The All-True Travels and Adventures of Lidie Newton
Jane Smiley is among the most versatile of modern novelists. Her early novels focused on relationships within families; one of them had the structure of a mystery novel. The works for which she has received high praise have been more varied as to subject matter. The Greenlanders (1988) is a mythic study of ancient Vikings. A Thousand Acres (1991) uses the plot of William Shakespeare’s King Lear to investigate a contemporary midwestern farm family. Moo (1995) is a long and hilarious satire of life at a huge midwestern university. The All-True Travels and Adventures of Lidie Newton is unlike any of its predecessors, an episodic, realistic historical novel about the controversy over slavery in the years before the Civil War. This is new territory for Smiley, but she clearly feels at home in it.
Lidie Harkness is the youngest of six daughters of an unsuccessful businessman in Quincy, Illinois. At the age of twenty she is tall, strong, and plain (another character calls her ugly), and her married sisters despair of her ever finding a husband who would relieve them of the sisterly obligation to provide her with a home and enough housework to keep her occupied. Lidie is adept at avoiding work and prefers to spend her time reading or partaking of such exercises as riding horseback astride or swimming across the Mississippi River, an adventure in which she is abetted by her scapegrace nephew Frank, an amazingly mature twelve-year-old.
Her life changes drastically when Thomas Newton visits a friend in Quincy on his way to settling in the Kansas Territory. After a brief courtship, promoted by one sister, Lidie marries the quiet man who is several years older than she. He has worked in his father’s sail-making factory in a suburb of Boston and spent several years at sea. Now he is headed for Lawrence, a “free state” town in Kansas, where he plans to homestead and to work with those opposed to allowing slavery in Kansas when it achieves statehood. He is sponsored by the Massachusetts Emigrant Aid Society. As part of his luggage he has a box containing twelve Sharps rifles, to be used by the abolitionists in the increasingly violent struggle with the proslavery faction. Thomas is a thoughtful man and he would prefer to see the dispute settled by nonviolent means, but he feels the antislavery faction must defend itself. His illicit cargo goes undetected as they make their way down the Mississippi to St. Louis and then up the Missouri to the brawling frontier town of Kansas City. The last stage of the journey to Lawrence takes place in the wagon of an itinerant teamster named David R. Graves, who is to turn up at crucial points in Lidie’s life on the frontier. It is Graves who informs Lidie and Thomas that the slavery controversy is known as the goose question; to be “sound on the goose” is to be proslavery.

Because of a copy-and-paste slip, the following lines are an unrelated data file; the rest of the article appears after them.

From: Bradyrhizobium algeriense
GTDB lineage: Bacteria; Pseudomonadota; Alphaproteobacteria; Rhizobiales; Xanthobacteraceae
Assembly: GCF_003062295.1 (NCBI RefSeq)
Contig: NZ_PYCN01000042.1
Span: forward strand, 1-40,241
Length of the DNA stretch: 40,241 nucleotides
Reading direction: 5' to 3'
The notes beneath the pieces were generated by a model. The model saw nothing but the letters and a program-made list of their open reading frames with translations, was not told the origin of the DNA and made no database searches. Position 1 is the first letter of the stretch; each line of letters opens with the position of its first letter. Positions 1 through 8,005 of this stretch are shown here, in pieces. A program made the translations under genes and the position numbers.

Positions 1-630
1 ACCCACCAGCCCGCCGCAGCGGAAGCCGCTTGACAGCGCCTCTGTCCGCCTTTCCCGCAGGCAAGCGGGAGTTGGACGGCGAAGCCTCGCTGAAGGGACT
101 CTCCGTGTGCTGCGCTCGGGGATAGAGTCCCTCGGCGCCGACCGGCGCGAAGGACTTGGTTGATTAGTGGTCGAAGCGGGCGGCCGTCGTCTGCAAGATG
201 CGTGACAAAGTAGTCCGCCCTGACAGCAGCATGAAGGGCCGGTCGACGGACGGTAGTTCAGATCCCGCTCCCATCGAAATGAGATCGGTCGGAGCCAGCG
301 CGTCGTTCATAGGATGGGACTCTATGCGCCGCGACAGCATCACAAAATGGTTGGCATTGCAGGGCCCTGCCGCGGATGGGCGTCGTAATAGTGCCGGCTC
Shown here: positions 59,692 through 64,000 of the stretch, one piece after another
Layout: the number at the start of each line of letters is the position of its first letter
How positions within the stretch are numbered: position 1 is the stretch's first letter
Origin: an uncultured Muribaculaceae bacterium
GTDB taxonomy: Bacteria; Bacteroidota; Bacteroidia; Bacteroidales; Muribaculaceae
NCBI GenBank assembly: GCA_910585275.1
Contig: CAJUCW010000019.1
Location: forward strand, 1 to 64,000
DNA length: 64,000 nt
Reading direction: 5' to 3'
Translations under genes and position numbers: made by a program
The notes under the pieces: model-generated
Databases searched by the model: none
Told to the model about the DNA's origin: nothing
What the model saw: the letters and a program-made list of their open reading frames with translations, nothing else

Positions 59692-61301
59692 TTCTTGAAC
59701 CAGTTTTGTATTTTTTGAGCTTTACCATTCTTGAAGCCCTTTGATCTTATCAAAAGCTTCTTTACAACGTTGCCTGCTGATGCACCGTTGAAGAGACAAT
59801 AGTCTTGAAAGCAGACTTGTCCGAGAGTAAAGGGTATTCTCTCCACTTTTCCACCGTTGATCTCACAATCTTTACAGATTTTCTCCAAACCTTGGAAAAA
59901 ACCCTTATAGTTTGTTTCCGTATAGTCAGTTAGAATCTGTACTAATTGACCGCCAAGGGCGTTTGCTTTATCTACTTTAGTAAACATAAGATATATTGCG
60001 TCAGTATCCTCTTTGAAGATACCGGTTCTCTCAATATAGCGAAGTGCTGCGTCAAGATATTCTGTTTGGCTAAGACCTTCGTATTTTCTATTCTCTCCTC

A claim has been staked in Newton’s name, and the new friends the newlyweds make provide shelter for them in town and help Thomas to construct a rough cabin on his land. The early days of the couple’s Kansas experience are relatively benign, as they adapt to each other and to a land that has its attractions but is far from the Eden of the advertisements. However, violence is never very far away as Missourians cross into the Kansas Territory with impunity to vote in Kansas elections and to harass the antislavery settlers. The violence does not all originate with one side. John Brown, whose later raid on the armory at Harpers Ferry, Virginia, was an attempt to provoke a revolution that would end slavery in the United States, was at the time of the novel active in this area in raids on slaveholders, and he is referred to as “Old Brown.” His bloody raid on Osawatomie is one of the historical events alluded to in the novel.
Disillusionment sets in quickly for Lidie. The broiling Kansas summer is no help to the Newtons’ efforts to adapt to their new surroundings. As the year turns toward winter, they are forced by the cold to move to...
(The entire section is 2,345 words.)